Software analyst Dheeraj Mathur, 30, has never peeled quail eggs for a lunchbox before, but he is glad to do this for the first time and contribute to a good cause.
He was one of 23 men who volunteered to prepare dinner for 70 children whose mothers are beneficiaries of local charity, Daughters of Tomorrow (DOT), which provides training and coaching for underprivileged women.
Volunteers from financial information service firm Markitserv, social enterprise Unsaid and Yu Sin Engineering Work took part in the cooking effort.
The charity served the bento boxes to the children at its "Empowering Women, Great Moms" dinner celebration at Amara Hotel last night.
DOT executive director Carrie Tan said that the celebration was "dedicated to all mothers who are juggling caregiving duties and their aspirations to provide better lives for their families".
The dinner was also meant to honour volunteers and role models who had actively participated in the charity since it started last year.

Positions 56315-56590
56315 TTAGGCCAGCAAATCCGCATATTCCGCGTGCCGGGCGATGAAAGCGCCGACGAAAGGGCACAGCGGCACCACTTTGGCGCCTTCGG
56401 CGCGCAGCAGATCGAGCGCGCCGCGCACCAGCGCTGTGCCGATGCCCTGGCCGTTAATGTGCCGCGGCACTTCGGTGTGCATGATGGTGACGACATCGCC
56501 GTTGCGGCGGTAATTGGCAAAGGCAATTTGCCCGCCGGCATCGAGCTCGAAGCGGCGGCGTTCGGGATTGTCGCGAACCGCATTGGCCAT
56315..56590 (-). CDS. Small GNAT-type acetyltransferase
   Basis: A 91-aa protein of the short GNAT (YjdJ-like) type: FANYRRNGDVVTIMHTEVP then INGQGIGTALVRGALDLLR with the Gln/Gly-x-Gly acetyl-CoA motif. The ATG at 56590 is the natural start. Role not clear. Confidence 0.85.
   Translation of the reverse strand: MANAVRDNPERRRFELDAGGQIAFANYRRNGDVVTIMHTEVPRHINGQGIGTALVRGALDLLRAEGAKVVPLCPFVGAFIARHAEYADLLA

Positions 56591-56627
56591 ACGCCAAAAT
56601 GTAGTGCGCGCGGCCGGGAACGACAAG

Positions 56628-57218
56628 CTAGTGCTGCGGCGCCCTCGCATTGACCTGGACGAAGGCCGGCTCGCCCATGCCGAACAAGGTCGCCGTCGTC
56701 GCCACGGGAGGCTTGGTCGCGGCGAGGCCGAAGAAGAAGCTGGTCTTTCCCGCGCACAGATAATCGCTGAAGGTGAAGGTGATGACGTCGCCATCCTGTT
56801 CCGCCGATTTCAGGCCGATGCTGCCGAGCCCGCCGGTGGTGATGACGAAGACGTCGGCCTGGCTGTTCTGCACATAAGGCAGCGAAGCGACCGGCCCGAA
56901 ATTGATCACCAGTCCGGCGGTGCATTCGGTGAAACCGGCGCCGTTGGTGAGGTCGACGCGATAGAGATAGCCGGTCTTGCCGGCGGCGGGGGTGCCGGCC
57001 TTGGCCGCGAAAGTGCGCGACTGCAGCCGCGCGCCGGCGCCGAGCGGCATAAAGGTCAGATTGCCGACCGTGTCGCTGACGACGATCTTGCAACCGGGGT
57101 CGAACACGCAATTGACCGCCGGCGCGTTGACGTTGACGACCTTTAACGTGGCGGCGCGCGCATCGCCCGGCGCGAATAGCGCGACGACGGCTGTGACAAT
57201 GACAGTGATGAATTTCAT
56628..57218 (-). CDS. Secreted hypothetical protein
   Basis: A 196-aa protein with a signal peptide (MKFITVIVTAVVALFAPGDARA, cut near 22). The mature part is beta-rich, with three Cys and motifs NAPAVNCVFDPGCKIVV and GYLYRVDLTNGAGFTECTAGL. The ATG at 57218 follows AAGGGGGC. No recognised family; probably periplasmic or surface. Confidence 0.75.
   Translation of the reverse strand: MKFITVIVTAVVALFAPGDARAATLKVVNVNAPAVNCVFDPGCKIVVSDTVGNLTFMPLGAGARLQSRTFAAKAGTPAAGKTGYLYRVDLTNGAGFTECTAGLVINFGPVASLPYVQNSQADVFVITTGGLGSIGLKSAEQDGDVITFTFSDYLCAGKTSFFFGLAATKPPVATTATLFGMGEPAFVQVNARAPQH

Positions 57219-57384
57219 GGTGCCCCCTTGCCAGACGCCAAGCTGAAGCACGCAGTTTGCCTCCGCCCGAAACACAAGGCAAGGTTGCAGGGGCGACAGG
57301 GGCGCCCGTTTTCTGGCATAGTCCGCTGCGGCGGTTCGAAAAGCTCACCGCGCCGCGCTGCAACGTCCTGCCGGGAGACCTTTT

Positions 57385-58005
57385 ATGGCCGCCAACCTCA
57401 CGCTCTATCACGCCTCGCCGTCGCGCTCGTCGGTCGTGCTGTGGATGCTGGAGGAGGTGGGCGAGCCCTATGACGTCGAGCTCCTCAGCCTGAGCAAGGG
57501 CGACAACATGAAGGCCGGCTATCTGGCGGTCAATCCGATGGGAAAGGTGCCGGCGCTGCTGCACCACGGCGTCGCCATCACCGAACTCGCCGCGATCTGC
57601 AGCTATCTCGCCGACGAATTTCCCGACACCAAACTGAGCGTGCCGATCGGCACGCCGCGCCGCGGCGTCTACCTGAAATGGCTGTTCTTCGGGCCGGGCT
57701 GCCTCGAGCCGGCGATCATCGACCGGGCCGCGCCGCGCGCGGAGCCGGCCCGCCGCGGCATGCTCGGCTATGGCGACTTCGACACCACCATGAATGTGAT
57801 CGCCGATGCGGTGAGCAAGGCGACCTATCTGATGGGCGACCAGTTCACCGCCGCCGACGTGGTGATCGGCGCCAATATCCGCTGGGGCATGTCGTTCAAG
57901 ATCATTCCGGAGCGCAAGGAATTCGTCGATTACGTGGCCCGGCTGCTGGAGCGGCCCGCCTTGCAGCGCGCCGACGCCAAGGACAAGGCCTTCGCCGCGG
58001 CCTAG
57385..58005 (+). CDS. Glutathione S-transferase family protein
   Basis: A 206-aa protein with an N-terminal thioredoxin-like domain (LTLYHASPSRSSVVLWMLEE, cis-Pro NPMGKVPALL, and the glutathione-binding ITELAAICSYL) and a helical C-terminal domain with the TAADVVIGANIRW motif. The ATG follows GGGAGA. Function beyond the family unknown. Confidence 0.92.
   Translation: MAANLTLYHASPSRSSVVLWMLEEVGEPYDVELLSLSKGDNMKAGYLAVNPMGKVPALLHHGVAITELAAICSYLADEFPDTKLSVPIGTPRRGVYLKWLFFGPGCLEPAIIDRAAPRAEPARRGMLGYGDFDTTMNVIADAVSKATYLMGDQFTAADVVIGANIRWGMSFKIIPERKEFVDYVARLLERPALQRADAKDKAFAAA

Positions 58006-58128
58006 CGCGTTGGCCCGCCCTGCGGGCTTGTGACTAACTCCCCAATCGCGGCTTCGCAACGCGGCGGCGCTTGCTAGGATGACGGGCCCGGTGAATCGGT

Graduates of the charity's confidence curriculum programme, which imparts soft skills such as communication skills, also received their certificates.
One of the volunteer cooks, site supervisor Lim Gin De, 27, said: "More than anything, I am happy to prepare these meals for the children, who really deserve it."
The amateur cooks observed a demonstration by chef Geraldine Tan from My Nonna's Social Enterprise Stalls, after which they broke into groups to prepare the meals.
Ms Tan said: "I think it's a great project and I can't wait to see the children's faces."
Many volunteers enjoyed the cooking exercise.
"I think the initiative is wonderful, and done in the right spirit," said operations manager Nicholas Allcock, 35.
Ms Wai Ling Chow, 27, a public relations consultant and volunteer of the charity, said that as more women enter the workforce, it was now a necessity to have men and women sharing household responsibilities like cooking.